Ad Te Levavi, Advent 1: Behold, Your King

The Triumphal Entry
Jesus rides into Jerusalem on a donkey to the waving of palm branches. (Matt. 21:1-9). The engraver’s knife and monogram (CE) are placed in the lower left corner, and the 4-cross in the lower center. From a book publishing Martin Luther’s Church Postils (sermons), 1563.

Lessons: Jeremiah 23:5-8, Romans 13:11-14, Matthew 21:1-9
Hymns: LSB 331, 332, 334, 335, 350

Listen to the entire service here (the sermon alone is above).

      Grace, mercy, and peace to you from God our Father and our Lord and Savior, Jesus Christ. Amen.

      A new Church Year has begun, and we are blessed yet again to gather in God’s House to receive the gifts of God in Christ Jesus. When a new year begins, it’s good to reflect on the year that has passed and look forward to the year that’s now beginning. As we do so, we need to continually examine ourselves, both as individuals and as a congregation, and ask ourselves if we are beholding our King and if He should really enter a new year yet again with us.

      As a congregation, we may ask:

  • Have we made visitors feel welcomed and loved?
  • Have we provided thorough and excellent instruction of the Christian faith to our children?
  • Have we improved in our efforts to reach the lost, teach the Baptized, and grow together in the doctrine of Christ?
  • Are we singing more boldly than ever?
  • Are we thankful for the pure Word and the right administration of the Sacraments?
  • Are we prepared to contend for the truth?
  • Are we prepared to exercise Church discipline on those who refuse to repent and amend their ways?
  • Are we prepared to collectively forgive the penitent who have returned from prodigal living, never holding the forgiven sins against the penitent ever again?

      As individuals, we may ask ourselves:

  • How have I grown in Christ this past year?
  • Did I spend more time in the Bible this past year than the previous year?
  • Have I reconciled with those I sinned against?
  • Have I treasured Holy Communion, seeking to come to the Lord’s altar with a repentant heart?
  • Have I learned more biblical teachings than I have forgotten?
  • How am I working to foster peace in my Church, fidelity to God’s Word, and faithfulness in the congregation?
  • Have I volunteered at my church?
  • Have I shown love toward my neighbors and friends by telling them about Jesus & inviting them to come with me to Church?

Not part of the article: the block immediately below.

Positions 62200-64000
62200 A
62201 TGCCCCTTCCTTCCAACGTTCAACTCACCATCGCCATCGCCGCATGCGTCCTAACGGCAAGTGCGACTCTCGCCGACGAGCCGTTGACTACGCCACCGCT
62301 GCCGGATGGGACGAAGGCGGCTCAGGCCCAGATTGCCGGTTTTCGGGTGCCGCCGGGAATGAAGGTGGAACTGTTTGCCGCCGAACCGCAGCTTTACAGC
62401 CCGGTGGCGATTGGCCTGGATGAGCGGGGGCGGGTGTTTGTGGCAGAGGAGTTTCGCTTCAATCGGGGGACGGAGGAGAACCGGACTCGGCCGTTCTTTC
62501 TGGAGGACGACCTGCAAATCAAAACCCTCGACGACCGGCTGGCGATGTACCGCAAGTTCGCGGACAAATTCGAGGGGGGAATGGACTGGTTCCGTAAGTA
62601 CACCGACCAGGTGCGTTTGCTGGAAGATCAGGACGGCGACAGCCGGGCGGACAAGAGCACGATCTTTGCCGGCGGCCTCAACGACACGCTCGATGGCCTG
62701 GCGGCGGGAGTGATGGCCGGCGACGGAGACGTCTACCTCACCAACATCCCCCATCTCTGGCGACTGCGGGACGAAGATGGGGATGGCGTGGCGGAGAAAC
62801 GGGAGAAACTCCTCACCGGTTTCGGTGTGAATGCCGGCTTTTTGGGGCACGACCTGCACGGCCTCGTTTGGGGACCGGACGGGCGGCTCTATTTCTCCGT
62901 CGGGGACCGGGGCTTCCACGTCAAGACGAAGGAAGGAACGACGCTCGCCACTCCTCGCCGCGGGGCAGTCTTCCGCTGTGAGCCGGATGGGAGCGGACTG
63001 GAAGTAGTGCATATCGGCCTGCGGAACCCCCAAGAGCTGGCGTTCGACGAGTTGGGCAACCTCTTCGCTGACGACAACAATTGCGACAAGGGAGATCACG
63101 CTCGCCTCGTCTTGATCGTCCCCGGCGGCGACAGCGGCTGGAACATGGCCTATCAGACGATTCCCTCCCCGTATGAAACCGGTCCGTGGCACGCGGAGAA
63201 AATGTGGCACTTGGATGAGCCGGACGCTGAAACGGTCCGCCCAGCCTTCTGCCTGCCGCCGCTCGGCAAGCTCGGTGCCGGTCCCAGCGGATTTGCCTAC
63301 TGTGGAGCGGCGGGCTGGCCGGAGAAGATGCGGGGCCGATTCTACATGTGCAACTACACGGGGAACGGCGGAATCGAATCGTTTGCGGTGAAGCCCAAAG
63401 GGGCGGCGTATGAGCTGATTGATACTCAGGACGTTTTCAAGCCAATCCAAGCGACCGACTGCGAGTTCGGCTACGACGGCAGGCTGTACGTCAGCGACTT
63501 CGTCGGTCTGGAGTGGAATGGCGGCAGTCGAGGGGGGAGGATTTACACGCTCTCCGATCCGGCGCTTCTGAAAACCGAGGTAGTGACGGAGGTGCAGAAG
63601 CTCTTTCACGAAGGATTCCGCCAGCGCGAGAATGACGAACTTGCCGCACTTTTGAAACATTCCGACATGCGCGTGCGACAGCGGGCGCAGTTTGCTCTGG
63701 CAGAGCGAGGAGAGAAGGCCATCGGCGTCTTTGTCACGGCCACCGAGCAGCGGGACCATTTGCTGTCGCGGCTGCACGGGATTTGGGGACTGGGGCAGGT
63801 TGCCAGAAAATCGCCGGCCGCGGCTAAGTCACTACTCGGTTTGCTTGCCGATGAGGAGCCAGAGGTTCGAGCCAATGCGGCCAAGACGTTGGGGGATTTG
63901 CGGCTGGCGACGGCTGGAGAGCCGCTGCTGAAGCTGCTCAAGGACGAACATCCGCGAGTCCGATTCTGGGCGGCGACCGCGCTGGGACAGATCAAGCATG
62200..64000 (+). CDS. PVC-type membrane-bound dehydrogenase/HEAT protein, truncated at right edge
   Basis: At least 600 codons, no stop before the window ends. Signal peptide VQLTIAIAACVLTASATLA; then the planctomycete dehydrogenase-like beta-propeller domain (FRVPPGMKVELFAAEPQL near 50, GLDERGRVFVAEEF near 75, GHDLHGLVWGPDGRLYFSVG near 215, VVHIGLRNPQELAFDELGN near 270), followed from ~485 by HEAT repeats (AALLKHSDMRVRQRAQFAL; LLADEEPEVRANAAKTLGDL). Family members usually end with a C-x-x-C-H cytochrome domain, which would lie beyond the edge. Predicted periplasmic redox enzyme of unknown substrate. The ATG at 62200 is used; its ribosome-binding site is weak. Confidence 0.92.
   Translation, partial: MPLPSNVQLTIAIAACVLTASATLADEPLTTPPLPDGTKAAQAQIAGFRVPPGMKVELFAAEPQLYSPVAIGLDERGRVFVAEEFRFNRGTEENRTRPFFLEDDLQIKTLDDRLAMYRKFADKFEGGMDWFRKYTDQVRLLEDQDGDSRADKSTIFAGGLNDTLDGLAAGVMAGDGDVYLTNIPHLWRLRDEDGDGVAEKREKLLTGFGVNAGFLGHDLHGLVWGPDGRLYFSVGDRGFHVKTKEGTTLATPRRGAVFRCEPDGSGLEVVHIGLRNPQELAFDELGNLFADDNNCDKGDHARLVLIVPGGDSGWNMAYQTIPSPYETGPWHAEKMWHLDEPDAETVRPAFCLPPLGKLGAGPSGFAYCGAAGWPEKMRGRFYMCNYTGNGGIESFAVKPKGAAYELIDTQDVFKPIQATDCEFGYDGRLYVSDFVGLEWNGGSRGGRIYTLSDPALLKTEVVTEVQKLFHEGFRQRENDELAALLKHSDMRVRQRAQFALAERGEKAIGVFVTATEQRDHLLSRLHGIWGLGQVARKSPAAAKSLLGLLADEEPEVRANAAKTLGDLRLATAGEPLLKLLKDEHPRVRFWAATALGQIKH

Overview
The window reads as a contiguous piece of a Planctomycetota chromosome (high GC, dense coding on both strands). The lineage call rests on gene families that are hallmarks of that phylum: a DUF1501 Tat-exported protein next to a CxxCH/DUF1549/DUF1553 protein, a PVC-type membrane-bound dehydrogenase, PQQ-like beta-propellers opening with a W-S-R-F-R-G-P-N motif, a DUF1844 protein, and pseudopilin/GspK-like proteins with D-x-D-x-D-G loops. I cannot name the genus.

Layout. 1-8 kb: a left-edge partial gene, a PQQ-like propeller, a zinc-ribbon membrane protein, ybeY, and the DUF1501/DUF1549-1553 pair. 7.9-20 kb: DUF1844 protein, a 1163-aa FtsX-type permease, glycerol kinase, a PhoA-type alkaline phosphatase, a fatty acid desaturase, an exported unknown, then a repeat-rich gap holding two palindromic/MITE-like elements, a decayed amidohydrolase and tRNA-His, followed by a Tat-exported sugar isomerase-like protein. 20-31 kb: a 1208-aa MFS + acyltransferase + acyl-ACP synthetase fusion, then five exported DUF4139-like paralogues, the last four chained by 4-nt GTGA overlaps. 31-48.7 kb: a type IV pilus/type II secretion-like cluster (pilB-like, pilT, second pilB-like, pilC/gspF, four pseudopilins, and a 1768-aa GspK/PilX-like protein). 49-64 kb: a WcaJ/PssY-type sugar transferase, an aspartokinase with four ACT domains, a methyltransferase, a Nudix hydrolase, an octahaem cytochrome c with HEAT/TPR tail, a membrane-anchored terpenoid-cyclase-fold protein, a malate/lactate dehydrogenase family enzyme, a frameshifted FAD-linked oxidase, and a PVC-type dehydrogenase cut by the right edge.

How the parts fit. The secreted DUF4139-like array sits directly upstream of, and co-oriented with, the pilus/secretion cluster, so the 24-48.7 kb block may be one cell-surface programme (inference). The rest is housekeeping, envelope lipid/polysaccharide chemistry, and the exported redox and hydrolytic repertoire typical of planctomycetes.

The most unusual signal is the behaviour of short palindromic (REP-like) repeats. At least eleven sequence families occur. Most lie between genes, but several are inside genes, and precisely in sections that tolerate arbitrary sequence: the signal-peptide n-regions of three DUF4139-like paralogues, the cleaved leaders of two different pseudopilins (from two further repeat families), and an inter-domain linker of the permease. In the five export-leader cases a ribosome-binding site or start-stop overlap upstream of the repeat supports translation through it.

• Have I been a good steward, giving sacrificially back to Christ of my time, talents, and treasure?

      There’s obviously much more we can ask ourselves as we consider our God-given places in our congregation. And there’s much we need to get on our knees before God in repentance. If God were to grade us as individuals and as a congregation on these matters, what grades would our perfect Father assign to us? What does anything less than perfection mean? God does, in fact, call on us to be perfect. Any less requires forgiveness. And it is clear that we have all sinned and fallen short of the glory of God. That’s why God sent His Son to enter Jerusalem. So Jesus can serve as the Lamb of God who takes away the sin of the world. So He can set aright all that we have done amiss.

      And so, we rejoice that God is merciful to begin this new church year with us and for us. Jesus has again made His entrance among us. He comes as our King and Savior. He comes to bless us. “Behold, your King is coming to you!” (Matt. 21:5)

      As we enter this new Church Year with Christ, I want you to “behold your King” who comes to you.

      There are so many distractions in this life that seek to prevent us from beholding our King. Parents often don’t want to bring their children to Church because children cannot sit still and parents come home having heard very little. The temptation is to give in and stop coming. But we must fight against our temptations and come to Church as a family, even if it seems like every passing minute is a struggle. For in God’s house, you receive the Absolution, hear the Word, go to the Lord’s altar, pray, and sing His praises.

      Some fail to make it to God’s house and behold their King because they have busied themselves with work, volunteer activities, hobbies, outdoor activities, recreation, sleep, or a whole host of other distractions. While many of these things are blessings of God that we are certainly welcome to enjoy, they must not impede on the opportunity God gives for us to behold our King.

      So why behold our King? Because He is our Savior. Jesus rode into Jerusalem on a donkey so that He could be offered up on the cross as a pure sacrifice for the sins of the entire world. He atoned for our sin. He cancels all our sin out so that we are no longer held accountable for our sin, but Jesus was in our place, and He suffered the wrath of God for it. He died that we might live. He rose to ensure that we, too, will rise and live.